Published on: 10/08/2015
Two years ago, I posted a blog summarizing discussions on whether insuring rural water supply systems is a good idea. But these remained largely theoretical discussions, as there are few examples of such insurances put in place. During field work for the Community Water Plus project in the State of Uttarakhand, India, we came across an interesting example of such an insurance. Based on this, it is time to revisit the discussion started two years ago.
As part of the Community Water Plus project, we are assessing successful community-managed rural water supply programmes across India. One of those is a programme managed by Himmotthan, a Society initiated by the Sir Ratan Tata Trust. Through local partner NGOs, they have implemented almost 300 water supply systems in small remote rural villages in the Uttarakhand Himalayans. Among the many interesting features of the programme is the fact, that they demand that communities insure their water supply systems against damage from disasters like floods and landslides. And such disasters pose a real threat. Most of these water supplies are small gravity-fed piped systems, that take water from mountain springs or small streams. During the rainy season some of these streams swell and wash away everything on their way. Also landslides are common, damaging the main pipes.
First of all, the insurance covers only the parts of the systems that are most susceptible to damage from floods and landslides: the intake structure and the communal filters that are close to the intake. The main pipeline and distribution network is excluded from the insurance.
Then, the insurance agreement is made between an insurance company and one of the partner NGOs who developed the original system – in this case Himalaya Institute Hospital Trust (HIHT) – on behalf of a large number of water committees. This means that HIHT has a policy with the insurance company for each of the water committees, and has the contact with them in the case of damage.
How the premiums and risks work out is best illustrated by an example. The policy of the village of Kinsu shows that for an insured value of 838.126 Rupees (about 12.000 Euro), a premium is due of Rs. 1490 /year (22 Euro). This is not an insignificant amount for them, considering that their annual revenue from tariffs is about Rs.10,800 (154 Euro). The policy shows how the premium is calculated based on different risk rates. It comes down to an equivalent premium of Rs.2 per Rs.1000 of insured value per year (including taxes and administrative costs). This implies an overall risk rate of 0.2%.
Two of the villages we visited – Kinsu and Kheda Talla – have indeed had to use the insurance on two occasions, in 2010 and 2013. Kinsu for example had damages to the value of about Rs. 100,000 (1430 Euro) in the 2010 rainy season. After those damages occurred, they called in the insurance company via HIHT. An engineer from the insurance company assessed the damage and defined the paying out to be Rs. 62.000 (886 Euro). The remaining amount for the repairs was collected by the water committee from the community members themselves. In the much more damaging 2013 floods, the value of the repairs was almost Rs. 200,000 (2800 Euro). Again the insurance was called in, and now paid out Rs.37,000 (530 Euro). During that year there were State-wide disasters, so HIHT decided to also use some of its own funds to support the repairs in the communities and provided. It is not clear to the villagers, why the insurance company only covered part of the damages.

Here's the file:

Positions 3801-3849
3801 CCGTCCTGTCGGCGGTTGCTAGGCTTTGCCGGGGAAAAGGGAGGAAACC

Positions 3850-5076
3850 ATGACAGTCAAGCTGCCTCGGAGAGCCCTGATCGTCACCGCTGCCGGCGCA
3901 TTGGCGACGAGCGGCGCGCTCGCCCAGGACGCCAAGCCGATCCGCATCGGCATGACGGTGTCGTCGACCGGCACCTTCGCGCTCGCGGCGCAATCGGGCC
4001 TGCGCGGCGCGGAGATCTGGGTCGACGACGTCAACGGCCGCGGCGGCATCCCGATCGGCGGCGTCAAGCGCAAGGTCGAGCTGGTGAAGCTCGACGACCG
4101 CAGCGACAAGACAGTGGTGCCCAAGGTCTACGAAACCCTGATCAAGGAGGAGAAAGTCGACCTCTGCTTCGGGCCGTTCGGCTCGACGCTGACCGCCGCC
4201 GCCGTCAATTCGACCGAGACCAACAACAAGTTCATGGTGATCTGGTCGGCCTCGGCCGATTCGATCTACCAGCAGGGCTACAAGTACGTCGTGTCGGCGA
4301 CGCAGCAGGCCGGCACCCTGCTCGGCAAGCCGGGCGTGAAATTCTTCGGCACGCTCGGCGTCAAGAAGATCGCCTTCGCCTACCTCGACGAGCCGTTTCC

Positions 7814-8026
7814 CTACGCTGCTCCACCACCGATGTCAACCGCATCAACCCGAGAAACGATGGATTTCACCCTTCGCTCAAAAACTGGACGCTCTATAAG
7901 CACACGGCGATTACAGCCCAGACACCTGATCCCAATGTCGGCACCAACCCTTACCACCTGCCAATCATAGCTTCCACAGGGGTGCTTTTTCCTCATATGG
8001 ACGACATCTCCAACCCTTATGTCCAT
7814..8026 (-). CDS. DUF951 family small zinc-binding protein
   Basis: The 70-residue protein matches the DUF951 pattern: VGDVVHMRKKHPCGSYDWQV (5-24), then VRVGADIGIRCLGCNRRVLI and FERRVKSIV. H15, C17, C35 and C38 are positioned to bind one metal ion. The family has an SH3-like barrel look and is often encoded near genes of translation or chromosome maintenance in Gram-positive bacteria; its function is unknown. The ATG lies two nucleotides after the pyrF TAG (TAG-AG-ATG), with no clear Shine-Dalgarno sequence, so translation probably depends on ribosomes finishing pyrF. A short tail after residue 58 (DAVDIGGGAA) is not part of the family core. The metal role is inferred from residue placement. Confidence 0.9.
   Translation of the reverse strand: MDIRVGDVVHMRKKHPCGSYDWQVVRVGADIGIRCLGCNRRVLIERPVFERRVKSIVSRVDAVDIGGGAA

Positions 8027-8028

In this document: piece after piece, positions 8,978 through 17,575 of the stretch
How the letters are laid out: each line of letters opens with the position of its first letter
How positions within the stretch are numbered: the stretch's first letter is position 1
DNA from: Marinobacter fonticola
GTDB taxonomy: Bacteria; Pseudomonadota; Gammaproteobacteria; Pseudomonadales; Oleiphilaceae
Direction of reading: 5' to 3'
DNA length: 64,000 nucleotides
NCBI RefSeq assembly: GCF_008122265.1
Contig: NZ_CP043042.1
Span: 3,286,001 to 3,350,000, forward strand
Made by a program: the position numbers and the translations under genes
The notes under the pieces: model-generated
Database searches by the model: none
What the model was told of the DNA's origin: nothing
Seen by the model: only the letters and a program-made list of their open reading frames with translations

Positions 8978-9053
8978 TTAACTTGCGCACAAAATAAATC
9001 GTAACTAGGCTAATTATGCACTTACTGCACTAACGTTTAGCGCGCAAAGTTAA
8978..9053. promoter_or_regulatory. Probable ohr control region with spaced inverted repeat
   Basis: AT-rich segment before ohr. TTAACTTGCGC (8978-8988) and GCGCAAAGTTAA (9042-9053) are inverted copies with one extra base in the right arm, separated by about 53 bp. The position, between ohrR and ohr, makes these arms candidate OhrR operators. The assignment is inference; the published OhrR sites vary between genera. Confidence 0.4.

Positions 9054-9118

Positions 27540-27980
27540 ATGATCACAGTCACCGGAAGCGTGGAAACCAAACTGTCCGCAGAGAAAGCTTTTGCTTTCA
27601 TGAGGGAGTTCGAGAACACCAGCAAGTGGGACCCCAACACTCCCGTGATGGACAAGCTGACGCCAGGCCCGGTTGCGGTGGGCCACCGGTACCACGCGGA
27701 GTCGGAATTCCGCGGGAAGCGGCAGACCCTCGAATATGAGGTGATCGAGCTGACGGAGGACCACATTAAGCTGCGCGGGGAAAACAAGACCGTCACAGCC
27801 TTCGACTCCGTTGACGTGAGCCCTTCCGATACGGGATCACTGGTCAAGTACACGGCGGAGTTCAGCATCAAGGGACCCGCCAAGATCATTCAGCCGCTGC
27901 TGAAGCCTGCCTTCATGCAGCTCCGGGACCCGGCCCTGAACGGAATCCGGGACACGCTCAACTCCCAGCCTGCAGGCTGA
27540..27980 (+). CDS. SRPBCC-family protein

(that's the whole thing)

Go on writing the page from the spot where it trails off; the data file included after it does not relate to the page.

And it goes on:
Now, is this all a good idea? I still have many questions. Whether the 0.2% risk is a reasonable one, can only be determined over a longer period of time, assessing the frequency with which all the insured water committees are affected by floods and landslides. That is a question that both the insurance company and the water committees need to ask themselves. Maybe the insurance company ends up losing out. Or maybe the committees would be better off by putting the premium into their bank account that they have anyway for major repairs. But, what is clear is that the insurance is only to cover capital maintenance expenditure that is due to outside factors – and not to cover "regular" capital maintenance, like replacing parts that break due to normal wear and tear. So, it does what insurances should do: cover risks that are beyond the control of asset owners against forces of nature and bad luck, but not again preventable failures. Though many questions remain, at least we are now getting some practical experience on the discussion whether insuring rural water supplies is a good idea. And I look forward to revisiting the original blog post, when hearing from other examples as well so please share them below.
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